So, I was reading an article in The New York Times about online reviews. The title was “The Best Book Reviews Money Can Buy.” It was about how reviews on Amazon.com and others are often faked reviews that authors and publishers actually pay for. Whole companies exist to seed reviews. It’s not Amazon’s fault or any of the other sellers. They have policies against such sleazy tactics. But it’s hard to police all of their products. (For the record, every review that’s ever been written about our books has been from our readers, and we have never paid for a single review. And the blurbs that appear on our own website are all taken from readers who have reached out to us.)
While I don’t want to toot our own horn (that’s not true—I AM tooting our own horn) I’d like to put something in perspective.
In this day of easy-to-access online reviews from countless sources, you can get “ratings” for nearly every company out there. What you get from our reviews is a single source, beholden to none, and with a comprehensive exposure to all of the companies. There are two critical shortcomings to online reviews. One is that you don’t know the source or agenda of the reviewer. Nearly every company that offers a service to the public thinks they are doing a good job. (But as you know, not everyone does.) So who can blame a company for trying to rig the system by seeding good reviews of their company at every opportunity or having friends write good reviews? Many also encourage satisfied customers to write favorable online reviews (obviously not encouraging unhappy customers to do so). But maybe their enemies or competitors retaliate with bad reviews. The point is, you never really know where those reviews come from, and it’s almost impossible to reconcile terrible reviews right next to glowing ones for the same company. Which do you believe?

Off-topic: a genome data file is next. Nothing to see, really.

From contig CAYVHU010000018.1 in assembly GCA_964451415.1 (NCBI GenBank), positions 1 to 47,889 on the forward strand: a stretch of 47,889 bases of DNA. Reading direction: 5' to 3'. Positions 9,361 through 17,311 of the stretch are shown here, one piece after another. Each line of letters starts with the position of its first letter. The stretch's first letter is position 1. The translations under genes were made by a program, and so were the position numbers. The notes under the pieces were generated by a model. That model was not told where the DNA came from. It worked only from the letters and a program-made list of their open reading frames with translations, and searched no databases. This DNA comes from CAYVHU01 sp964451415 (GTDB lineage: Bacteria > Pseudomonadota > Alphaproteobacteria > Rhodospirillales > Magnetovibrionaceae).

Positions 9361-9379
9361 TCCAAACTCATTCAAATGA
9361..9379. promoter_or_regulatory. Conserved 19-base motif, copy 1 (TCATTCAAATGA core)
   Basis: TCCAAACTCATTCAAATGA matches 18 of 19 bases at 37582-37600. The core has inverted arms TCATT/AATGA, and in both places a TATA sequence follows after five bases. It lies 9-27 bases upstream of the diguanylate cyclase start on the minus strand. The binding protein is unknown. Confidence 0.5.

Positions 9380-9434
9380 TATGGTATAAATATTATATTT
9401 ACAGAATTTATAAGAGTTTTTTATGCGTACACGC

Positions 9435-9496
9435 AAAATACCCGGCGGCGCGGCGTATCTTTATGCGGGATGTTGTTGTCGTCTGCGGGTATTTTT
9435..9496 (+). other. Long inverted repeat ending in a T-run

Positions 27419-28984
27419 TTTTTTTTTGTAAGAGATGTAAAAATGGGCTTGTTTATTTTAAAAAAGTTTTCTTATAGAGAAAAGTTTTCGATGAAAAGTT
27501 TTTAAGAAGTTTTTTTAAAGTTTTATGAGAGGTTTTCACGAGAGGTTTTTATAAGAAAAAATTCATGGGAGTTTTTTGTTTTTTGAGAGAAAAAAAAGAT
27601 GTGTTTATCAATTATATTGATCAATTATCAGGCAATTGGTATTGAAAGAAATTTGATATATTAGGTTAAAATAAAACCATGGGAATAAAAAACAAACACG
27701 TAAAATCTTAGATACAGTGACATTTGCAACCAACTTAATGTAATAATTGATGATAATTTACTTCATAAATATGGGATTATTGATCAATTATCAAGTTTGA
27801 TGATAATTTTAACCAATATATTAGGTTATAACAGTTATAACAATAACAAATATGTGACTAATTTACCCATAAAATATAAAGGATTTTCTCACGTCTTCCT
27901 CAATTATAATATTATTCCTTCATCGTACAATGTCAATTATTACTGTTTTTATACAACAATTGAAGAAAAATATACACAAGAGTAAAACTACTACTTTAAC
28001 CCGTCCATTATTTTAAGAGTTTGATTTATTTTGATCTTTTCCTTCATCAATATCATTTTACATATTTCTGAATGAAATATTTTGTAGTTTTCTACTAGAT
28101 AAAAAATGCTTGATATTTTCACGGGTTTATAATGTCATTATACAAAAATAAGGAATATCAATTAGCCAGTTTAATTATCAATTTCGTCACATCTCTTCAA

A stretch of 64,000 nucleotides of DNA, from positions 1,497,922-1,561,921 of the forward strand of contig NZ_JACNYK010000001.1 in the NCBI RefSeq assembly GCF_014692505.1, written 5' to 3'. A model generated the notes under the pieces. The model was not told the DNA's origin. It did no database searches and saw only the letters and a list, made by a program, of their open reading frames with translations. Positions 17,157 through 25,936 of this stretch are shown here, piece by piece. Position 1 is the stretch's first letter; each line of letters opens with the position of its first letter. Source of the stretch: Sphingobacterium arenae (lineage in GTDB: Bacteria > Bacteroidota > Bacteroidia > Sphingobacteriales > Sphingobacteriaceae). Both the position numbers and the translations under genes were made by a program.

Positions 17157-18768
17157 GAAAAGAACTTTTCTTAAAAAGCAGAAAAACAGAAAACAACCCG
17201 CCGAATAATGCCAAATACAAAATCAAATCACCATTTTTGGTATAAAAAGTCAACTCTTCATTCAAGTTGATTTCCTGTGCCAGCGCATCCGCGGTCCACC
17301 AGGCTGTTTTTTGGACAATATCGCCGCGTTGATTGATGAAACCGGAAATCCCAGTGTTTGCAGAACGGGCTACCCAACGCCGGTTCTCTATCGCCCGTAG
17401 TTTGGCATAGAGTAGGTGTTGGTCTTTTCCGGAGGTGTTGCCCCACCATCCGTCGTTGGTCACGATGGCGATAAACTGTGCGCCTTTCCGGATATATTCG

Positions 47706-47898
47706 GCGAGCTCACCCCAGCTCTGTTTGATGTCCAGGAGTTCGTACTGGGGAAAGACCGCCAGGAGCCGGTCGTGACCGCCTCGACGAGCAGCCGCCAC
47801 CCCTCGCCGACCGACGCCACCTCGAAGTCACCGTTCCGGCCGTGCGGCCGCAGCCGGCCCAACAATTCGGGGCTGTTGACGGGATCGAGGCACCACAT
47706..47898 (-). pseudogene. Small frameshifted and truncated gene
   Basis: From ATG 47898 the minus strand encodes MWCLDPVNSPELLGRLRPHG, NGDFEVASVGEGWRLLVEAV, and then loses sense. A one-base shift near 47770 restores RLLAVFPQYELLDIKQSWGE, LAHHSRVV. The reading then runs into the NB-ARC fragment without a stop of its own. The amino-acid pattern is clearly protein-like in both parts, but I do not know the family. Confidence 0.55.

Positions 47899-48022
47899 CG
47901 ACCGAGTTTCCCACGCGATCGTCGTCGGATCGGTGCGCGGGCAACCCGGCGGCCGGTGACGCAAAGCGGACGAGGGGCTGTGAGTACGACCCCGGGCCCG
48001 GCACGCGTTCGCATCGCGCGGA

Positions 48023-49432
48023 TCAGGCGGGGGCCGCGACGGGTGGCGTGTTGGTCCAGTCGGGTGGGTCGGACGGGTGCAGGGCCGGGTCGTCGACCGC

The other problem is a lack of a frame of reference. A visitor to Hawaii goes on a snorkel boat and has a great time. (Hey, he snorkeled in Hawaii, swam with a turtle—cool!) When he goes back home, he posts good reviews all around. That’s great. But the problem is, he only went on one snorkel boat. We do ’em all. If only he’d known that another company he didn’t even know about did a much better job, had way better food, and a much nicer boat for the same price.
We are also blessed with hundreds of thousands of readers—from our books as well as our smartphone apps—who alert us to issues with companies and places. Unlike online sites, we don’t just post and forget. We check it out! Every single message from our readers is received, placed in a special database that we constantly have available while we’re out and about, and we personally follow up on every observation made by our readers. So when we walk into a business or restaurant, we check to see what our readers say and tips that they send us, and we use them to our advantage. (Thanks for the head’s up to that incredible coconut cake at so-and-so restaurant—I know what I’ll be ordering for dessert today.) With such a resource, and after two decades reviewing companies in Hawaii full-time, there ain’t much that’s gonna get past us.